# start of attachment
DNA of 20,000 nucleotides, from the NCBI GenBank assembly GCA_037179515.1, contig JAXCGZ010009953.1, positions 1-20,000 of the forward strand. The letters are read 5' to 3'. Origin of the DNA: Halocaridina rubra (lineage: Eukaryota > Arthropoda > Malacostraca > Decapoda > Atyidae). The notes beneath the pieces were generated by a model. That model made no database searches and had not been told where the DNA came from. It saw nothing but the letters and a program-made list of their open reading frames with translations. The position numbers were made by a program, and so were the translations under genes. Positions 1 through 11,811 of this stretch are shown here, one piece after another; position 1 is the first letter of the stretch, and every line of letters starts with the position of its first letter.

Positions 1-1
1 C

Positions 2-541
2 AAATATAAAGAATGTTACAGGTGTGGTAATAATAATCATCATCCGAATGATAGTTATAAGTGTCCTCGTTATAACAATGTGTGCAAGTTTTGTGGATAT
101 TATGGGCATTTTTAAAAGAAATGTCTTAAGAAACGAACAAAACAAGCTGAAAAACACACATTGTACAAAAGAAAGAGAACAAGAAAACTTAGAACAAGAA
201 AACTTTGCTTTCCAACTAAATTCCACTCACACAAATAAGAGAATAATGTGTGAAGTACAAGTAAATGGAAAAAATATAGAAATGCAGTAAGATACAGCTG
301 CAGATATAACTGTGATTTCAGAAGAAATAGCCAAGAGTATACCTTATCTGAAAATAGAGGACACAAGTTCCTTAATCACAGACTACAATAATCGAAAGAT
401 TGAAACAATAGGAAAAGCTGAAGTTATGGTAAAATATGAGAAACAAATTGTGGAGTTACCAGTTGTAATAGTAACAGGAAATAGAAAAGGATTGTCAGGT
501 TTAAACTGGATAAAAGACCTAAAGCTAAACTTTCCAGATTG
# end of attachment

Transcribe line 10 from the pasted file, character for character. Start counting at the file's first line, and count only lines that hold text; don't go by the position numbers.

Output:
501 TTAAACTGGATAAAAGACCTAAAGCTAAACTTTCCAGATTG